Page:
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Who Gets Pneumonia after Surgery? FREE

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The summary below is from the full report titled “Development and Validation of a Multifactorial Risk Index for Predicting Postoperative Pneumonia after Major Noncardiac Surgery.” It is in the 20 November 2001 issue of Annals of Internal Medicine (volume 135, pages 847–857). The authors are AM Arozullah, SF Khuri, WG Henderson, J Daley, and the participants in the National Veterans Affairs Surgical Quality Improvement Program.

Ann Intern Med. 2001;135(10):S54. doi:10.7326/0003-4819-135-10-200111200-00001
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What is the problem and what is known about it so far?

Pneumonia (infection of the lung tissue) is a serious complication that sometimes occurs after major surgery. It causes such symptoms as fever, shortness of breath, cough, and chest pain. It often requires treatment with antibiotics and lengthens the time until the patient is well enough to leave the hospital. Pneumonia after surgery is a very serious problem because 20% to 40% of affected patients die within 30 days of surgery. If physicians knew which patients are most likely to get pneumonia after surgery, they could target efforts to prevent this complication. Pneumonia is more common after certain types of operations, and older and weaker patients are more likely to get pneumonia. As yet, physicians do not have a reliable method of identifying which patients are most likely to get pneumonia after surgery.

Why did the researchers do this particular study?

To develop a tool that helps predict who will get pneumonia after major noncardiac (not heart related) surgery.

Who was studied?

316,071 patients who had major noncardiac surgery at 100 Veterans Affairs medical centers between 1995 and 1999. Most were men 50 to 80 years old.

How was the study done?

Nurses reviewed medical records of patients to identify findings that predict pneumonia, surgery data, and outcomes. They also contacted patients 30 days after surgery. Using data from 160,805 patients, the researchers developed a way to use the most accurate patient factors to identify patients with the greatest risk for postoperative pneumonia. They then tested the accuracy of their method by applying it to the other 155,266 patients.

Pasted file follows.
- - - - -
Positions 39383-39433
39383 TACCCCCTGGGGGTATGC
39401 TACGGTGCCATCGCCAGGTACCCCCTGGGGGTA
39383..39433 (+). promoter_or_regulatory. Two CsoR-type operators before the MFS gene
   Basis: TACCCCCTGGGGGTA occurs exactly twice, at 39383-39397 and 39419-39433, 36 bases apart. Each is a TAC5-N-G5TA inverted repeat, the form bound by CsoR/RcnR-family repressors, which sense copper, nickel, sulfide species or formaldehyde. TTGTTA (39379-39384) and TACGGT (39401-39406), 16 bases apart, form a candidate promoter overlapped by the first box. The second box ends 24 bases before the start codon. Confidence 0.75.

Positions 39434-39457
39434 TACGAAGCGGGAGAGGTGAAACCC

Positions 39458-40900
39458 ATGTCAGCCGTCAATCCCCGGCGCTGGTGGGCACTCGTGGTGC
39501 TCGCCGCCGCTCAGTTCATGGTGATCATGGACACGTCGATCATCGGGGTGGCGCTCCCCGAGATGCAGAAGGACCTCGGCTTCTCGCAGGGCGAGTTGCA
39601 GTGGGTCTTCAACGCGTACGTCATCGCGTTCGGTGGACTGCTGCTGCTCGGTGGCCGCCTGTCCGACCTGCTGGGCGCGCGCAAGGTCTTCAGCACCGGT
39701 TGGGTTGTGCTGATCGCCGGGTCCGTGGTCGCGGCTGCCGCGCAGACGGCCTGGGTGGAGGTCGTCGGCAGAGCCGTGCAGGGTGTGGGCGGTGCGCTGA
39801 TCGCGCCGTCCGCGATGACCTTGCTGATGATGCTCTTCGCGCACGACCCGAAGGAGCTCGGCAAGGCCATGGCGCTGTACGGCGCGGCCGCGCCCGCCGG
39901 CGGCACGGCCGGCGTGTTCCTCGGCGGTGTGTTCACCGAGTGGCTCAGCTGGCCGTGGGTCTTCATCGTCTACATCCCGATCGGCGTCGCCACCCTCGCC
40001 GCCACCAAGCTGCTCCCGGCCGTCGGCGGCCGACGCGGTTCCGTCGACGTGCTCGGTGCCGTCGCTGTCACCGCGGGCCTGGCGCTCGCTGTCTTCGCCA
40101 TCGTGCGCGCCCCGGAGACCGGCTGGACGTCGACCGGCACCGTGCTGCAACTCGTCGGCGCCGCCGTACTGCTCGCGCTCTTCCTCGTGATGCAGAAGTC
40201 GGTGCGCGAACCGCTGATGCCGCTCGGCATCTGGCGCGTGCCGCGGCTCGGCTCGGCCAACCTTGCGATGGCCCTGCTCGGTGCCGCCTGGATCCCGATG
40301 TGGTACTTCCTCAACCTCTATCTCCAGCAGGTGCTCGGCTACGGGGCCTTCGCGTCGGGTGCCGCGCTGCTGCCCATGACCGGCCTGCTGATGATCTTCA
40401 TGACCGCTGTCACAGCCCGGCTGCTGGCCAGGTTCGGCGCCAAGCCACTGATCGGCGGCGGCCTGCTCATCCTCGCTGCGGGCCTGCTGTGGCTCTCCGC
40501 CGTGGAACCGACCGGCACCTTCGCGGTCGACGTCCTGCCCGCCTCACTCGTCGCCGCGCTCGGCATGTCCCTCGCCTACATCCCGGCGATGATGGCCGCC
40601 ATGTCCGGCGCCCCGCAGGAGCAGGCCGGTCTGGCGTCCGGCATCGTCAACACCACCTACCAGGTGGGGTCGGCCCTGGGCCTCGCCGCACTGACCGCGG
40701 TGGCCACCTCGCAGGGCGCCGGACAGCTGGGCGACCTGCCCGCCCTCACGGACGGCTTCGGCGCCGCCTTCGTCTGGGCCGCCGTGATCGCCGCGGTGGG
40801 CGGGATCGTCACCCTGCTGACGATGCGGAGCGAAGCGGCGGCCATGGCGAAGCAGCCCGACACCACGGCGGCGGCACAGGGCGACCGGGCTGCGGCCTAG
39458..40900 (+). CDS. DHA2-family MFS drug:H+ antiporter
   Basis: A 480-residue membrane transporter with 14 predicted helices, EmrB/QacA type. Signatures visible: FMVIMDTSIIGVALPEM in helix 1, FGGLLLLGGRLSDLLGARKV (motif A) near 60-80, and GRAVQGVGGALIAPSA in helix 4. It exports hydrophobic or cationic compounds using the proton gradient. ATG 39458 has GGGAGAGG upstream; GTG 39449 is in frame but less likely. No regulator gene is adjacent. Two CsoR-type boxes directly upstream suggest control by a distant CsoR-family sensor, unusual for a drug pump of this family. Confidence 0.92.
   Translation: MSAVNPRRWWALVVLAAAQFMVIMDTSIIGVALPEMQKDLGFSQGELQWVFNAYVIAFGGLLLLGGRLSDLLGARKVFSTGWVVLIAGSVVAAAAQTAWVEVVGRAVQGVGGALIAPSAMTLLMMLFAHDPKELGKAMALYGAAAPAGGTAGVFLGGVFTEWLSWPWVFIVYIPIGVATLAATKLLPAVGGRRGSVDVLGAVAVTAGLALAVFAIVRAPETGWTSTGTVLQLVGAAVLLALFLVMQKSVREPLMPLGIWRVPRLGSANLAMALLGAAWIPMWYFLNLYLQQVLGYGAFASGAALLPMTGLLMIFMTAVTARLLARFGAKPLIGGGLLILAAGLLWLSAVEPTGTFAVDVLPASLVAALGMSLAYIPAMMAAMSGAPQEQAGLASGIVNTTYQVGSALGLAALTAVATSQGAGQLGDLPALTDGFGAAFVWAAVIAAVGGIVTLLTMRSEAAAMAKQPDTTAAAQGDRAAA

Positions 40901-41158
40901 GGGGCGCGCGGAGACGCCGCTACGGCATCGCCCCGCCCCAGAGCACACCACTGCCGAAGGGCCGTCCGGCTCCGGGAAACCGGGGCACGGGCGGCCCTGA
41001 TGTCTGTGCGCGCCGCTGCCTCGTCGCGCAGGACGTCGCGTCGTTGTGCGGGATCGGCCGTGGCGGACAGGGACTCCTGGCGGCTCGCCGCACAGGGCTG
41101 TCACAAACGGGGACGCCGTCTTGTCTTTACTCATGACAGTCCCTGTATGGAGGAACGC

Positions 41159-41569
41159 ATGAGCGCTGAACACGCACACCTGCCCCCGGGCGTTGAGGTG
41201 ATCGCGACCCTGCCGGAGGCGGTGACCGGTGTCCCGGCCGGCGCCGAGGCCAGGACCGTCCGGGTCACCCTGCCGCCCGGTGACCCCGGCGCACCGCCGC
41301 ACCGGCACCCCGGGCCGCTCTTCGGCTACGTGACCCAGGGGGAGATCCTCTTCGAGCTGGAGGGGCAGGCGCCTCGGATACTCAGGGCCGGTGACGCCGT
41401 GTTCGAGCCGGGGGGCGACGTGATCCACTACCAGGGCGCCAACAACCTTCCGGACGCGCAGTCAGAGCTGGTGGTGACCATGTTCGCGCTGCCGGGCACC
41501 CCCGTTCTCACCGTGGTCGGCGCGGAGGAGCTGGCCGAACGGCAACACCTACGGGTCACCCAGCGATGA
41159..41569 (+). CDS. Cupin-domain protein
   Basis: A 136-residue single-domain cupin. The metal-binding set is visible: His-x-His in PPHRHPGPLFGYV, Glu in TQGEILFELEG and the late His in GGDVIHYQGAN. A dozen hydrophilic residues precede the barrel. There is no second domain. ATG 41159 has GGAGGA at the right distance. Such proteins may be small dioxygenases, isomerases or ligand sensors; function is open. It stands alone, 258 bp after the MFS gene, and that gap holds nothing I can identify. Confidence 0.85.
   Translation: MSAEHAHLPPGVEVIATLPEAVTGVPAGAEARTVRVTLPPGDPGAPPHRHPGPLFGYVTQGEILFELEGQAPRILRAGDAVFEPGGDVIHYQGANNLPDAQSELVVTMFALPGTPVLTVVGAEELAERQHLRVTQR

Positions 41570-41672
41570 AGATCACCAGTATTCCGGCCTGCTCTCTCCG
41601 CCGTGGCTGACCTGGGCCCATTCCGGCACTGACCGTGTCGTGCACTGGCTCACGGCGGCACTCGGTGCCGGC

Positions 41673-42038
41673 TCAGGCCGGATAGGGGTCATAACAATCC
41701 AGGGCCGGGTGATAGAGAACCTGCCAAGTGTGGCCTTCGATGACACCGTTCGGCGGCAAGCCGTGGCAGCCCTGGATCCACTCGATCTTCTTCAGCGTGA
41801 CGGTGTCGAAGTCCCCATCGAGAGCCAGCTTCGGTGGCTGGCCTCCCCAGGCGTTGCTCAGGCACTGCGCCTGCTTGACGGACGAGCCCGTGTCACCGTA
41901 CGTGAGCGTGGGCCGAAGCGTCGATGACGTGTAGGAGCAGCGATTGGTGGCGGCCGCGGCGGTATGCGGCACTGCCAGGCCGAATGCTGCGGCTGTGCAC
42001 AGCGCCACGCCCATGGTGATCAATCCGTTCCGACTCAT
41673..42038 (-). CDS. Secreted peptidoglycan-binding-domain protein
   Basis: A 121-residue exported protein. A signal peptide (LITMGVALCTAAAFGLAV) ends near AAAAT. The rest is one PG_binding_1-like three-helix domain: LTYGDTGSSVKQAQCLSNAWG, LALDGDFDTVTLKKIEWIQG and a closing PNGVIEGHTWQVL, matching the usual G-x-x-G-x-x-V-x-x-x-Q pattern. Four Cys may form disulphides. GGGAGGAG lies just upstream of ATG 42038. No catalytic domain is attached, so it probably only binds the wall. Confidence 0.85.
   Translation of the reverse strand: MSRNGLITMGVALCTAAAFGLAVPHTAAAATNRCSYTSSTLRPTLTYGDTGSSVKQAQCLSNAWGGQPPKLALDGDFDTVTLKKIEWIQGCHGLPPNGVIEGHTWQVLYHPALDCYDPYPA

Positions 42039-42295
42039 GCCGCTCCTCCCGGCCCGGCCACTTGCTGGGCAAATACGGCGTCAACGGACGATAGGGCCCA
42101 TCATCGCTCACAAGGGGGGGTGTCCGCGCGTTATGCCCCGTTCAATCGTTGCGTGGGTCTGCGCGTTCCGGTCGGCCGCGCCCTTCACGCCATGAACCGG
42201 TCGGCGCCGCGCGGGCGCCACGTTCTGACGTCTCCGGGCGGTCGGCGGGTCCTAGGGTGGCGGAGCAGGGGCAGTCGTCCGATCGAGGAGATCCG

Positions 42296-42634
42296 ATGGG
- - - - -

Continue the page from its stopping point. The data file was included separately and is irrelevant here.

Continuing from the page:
What did the researchers find?

Fewer than 2% of patients had pneumonia after surgery. Of these, 21% died within 30 days. Patient characteristics associated with higher risk for pneumonia were age older than 60 years, regular use of steroid drugs (like prednisone), chronic lung disease, history of major stroke, recent alcohol and tobacco use, recent weight loss, requiring more than 4 units of transfused blood before surgery, and impaired physical or mental function. Several types of surgery increased the risk for pneumonia: emergency surgery; general rather than spinal anesthesia; and surgeries that involved the brain, neck, chest, upper abdomen, or arteries in the abdomen or legs. If a person had few or none of these characteristics, only 2 in 1000 patients developed pneumonia. Fifteen percent of persons with several risk factors developed pneumonia.

What were the limitations of the study?

The researchers used charts to obtain data; information about some potential risk factors was limited or missing from the charts. Almost all of the patients were men; whether different factors would predict postoperative pneumonia in women is not clear.

What are the implications of the study?

A tool that uses patient and surgical characteristics can help doctors estimate patients' risk for pneumonia after noncardiac surgery. This information could be helpful in deciding about elective surgery or preventing pneumonia when surgery is unavoidable. However, no one knows whether clinicians can use the tool to help target preoperative testing and recommendations or postoperative care.





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